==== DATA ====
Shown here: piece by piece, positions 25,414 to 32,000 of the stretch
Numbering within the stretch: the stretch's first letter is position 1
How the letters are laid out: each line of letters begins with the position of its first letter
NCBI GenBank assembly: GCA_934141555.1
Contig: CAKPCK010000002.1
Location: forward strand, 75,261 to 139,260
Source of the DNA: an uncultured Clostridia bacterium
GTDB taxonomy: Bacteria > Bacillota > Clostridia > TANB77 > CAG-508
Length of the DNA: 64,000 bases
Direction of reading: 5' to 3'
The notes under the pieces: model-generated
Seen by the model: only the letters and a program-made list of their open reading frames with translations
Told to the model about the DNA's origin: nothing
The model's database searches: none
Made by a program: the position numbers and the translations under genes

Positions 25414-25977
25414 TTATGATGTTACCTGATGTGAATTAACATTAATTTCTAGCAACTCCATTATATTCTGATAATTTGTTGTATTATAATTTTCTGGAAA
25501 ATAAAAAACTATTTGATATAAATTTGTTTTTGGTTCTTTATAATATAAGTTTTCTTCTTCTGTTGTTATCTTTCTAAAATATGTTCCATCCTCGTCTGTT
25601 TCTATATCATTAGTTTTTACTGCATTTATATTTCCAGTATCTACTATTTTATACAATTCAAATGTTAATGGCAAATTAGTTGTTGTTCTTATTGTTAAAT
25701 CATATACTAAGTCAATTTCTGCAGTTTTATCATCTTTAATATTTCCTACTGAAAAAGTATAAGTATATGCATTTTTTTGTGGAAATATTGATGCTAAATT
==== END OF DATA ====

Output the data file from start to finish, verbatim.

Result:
Shown here: piece by piece, positions 25,414 to 32,000 of the stretch
Numbering within the stretch: the stretch's first letter is position 1
How the letters are laid out: each line of letters begins with the position of its first letter
NCBI GenBank assembly: GCA_934141555.1
Contig: CAKPCK010000002.1
Location: forward strand, 75,261 to 139,260
Source of the DNA: an uncultured Clostridia bacterium
GTDB taxonomy: Bacteria > Bacillota > Clostridia > TANB77 > CAG-508
Length of the DNA: 64,000 bases
Direction of reading: 5' to 3'
The notes under the pieces: model-generated
Seen by the model: only the letters and a program-made list of their open reading frames with translations
Told to the model about the DNA's origin: nothing
The model's database searches: none
Made by a program: the position numbers and the translations under genes

Positions 25414-25977
25414 TTATGATGTTACCTGATGTGAATTAACATTAATTTCTAGCAACTCCATTATATTCTGATAATTTGTTGTATTATAATTTTCTGGAAA
25501 ATAAAAAACTATTTGATATAAATTTGTTTTTGGTTCTTTATAATATAAGTTTTCTTCTTCTGTTGTTATCTTTCTAAAATATGTTCCATCCTCGTCTGTT
25601 TCTATATCATTAGTTTTTACTGCATTTATATTTCCAGTATCTACTATTTTATACAATTCAAATGTTAATGGCAAATTAGTTGTTGTTCTTATTGTTAAAT
25701 CATATACTAAGTCAATTTCTGCAGTTTTATCATCTTTAATATTTCCTACTGAAAAAGTATAAGTATATGCATTTTTTTGTGGAAATATTGATGCTAAATT